A recent Wall Street Journal op-ed by Peter Navarro, President Trump’s Director of Trade and Manufacturing Policy, is riddled with misstatements and half-truths. Here are some of the distortions pushed by Mr. Navarro followed by facts to set the record straight:
Navarro: “Why have the gloom-and-doom forecasters been so wrong? The errors come from flaws in traditional economic models. Using a better set of assumptions to assess the economy can explain why tariffs have spurred growth, not hampered it.”
Fact: The forecasters have not been wrong. Every prediction made by mainstream economists about the costs of President Trump’s trade war has come true. In 2018, more than 1,100 economists, including 15 Nobel laureates, warned of the following risks:
- Higher tariffs would increase prices for American consumers.
- Farmers would be harmed by increased prices for the goods they buy and by the loss of export markets.
- U.S. exports would suffer as foreign countries imposed retaliatory tariffs.
- A tariff war would threaten U.S. security by increasing international tensions.
Economists can now say “I told you so.” A large and growing number of studies have documented the cost tariffs have imposed on Americans. Despite Mr. Navarro’s infamous 2018 prediction that “I don’t believe that any country will retaliate,” almost every country retaliated by imposing tariffs on U.S. exports. According to one analysis, “These counter-measures increased tariffs from 7.3 percent to 20.4 percent on 8,073 export products covering $127 billion (8.2 percent) of annual U.S. exports.”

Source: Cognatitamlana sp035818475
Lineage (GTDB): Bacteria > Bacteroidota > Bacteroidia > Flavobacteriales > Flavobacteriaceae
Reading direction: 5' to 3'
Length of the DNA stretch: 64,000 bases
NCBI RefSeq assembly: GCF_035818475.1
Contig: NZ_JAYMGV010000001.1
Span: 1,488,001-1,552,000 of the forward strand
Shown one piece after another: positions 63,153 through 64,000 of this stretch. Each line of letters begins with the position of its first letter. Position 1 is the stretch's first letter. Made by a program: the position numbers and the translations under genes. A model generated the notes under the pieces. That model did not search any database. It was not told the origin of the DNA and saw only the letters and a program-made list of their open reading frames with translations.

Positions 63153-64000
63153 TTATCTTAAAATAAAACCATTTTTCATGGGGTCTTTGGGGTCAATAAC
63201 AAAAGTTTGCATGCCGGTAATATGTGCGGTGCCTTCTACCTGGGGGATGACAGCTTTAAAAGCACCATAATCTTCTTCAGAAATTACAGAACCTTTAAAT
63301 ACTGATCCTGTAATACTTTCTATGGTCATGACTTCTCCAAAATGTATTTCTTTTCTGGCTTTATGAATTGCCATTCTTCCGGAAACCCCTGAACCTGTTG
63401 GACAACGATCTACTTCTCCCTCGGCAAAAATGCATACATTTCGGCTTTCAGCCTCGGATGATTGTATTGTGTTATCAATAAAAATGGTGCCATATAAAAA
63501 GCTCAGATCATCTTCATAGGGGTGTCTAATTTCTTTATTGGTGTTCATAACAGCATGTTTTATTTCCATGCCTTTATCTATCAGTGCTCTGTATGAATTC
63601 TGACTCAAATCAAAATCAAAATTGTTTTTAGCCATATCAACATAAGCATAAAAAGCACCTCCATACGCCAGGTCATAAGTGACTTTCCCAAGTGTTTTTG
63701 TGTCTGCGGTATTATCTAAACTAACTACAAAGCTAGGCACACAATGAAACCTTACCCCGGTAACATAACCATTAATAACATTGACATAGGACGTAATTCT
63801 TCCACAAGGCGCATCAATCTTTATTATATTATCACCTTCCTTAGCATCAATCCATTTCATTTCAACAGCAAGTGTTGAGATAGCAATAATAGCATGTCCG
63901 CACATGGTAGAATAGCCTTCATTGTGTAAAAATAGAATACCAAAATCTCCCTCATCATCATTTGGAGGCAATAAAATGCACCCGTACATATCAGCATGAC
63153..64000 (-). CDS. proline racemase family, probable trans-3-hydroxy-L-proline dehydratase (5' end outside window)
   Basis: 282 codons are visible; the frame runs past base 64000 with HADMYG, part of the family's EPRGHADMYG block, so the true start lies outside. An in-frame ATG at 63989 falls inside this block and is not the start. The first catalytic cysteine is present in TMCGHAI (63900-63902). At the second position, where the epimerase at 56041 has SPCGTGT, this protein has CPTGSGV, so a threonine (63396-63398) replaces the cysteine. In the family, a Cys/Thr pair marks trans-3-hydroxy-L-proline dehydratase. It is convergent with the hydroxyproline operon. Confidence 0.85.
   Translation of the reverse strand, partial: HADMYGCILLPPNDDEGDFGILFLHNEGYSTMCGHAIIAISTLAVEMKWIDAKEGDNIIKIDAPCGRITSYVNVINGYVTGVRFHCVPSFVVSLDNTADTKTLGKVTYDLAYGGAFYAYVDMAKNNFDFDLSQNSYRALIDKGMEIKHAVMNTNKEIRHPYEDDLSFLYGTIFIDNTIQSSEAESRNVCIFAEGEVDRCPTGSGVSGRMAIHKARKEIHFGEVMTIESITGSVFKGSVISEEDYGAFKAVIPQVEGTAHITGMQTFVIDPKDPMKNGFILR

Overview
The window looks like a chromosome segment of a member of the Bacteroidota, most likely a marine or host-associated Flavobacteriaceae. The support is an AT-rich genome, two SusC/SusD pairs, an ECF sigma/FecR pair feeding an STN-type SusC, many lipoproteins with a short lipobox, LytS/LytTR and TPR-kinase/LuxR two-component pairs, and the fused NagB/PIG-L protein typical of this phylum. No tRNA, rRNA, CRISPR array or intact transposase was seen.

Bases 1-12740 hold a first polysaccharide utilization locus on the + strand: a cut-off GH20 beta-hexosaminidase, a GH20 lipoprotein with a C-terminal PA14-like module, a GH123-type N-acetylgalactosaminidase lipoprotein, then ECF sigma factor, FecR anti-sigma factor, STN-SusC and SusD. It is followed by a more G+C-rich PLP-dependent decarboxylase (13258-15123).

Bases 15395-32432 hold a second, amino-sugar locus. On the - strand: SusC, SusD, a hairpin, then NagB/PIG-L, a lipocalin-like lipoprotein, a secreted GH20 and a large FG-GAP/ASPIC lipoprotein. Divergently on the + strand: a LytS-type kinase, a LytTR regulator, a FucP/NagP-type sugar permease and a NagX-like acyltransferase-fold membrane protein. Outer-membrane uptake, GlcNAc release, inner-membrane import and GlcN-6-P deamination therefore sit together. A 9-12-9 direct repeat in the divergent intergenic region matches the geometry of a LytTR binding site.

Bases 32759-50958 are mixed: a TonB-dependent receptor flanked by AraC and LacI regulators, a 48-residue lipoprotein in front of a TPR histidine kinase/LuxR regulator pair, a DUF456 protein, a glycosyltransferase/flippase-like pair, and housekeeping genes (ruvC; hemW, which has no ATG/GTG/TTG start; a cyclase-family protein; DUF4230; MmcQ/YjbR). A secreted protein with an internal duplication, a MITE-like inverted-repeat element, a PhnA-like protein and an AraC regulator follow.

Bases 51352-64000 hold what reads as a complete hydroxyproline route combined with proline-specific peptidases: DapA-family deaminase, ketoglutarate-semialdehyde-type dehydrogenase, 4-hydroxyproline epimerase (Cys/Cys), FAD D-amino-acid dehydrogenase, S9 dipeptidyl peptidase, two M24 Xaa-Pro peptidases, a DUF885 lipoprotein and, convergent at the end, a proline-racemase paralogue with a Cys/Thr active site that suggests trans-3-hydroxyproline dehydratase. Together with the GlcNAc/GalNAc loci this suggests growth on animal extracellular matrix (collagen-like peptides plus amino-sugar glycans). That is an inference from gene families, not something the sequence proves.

Navarro: “Yet with each new tariff—on dishwashers, solar panels, aluminum, steel and more than $300 billion of Chinese imports—the economy remains robust, wages continue to rise, and inflation stays muted.”
Fact: Mr. Navarro is surely familiar with the difference between correlation and causation. U.S. economic growth has occurred despite tariffs, not because of them. The stock market has surged whenever there was a report that the trade war was on hold. Stopping the trade war and returning U.S. tariffs to their pre-Navarro levels would be one of the best things possible the White House could do to promote economic growth for Americans.
Navarro: “What is sorely missing from these [tariff] forecasts is a ‘general equilibrium’ analysis of tariffs, which would assess the whole economy, with a concomitant ‘dynamic scoring’ of their effects, to account for the new investment tariffs induce.”
Fact: What is sorely missing is a basic understanding of basic trade economics as explained by economists like Adam Smith and David Ricardo. The problem is not that researchers at universities are using the wrong economic models. The problem is that too few policymakers understand that international trade consists of mutually beneficial transactions, and efforts to tax or otherwise restrict those transactions are self-destructive.
Navarro: “Higher domestic production will also help offset any price hikes from the [steel] tariffs—steel is cheaper now than when the current tariff was imposed.”
Fact: Steel tariffs have made America a high-cost region for steel. According to SteelBenchmarker data, as of December 23, the price of hot-rolled steel was 20 percent higher in the United States than in China, and 16 percent higher in the United States than in Western Europe.
Navarro: “President Trump’s imposition of actual tariffs has made the threat of tariffs more credible, and a variety of Trump tariff threats have borne robust results. These include the successful renegotiation of two of the worst trade deals in U.S. history, the North American Free Trade Agreement and the deal struck with South Korea in 2007.”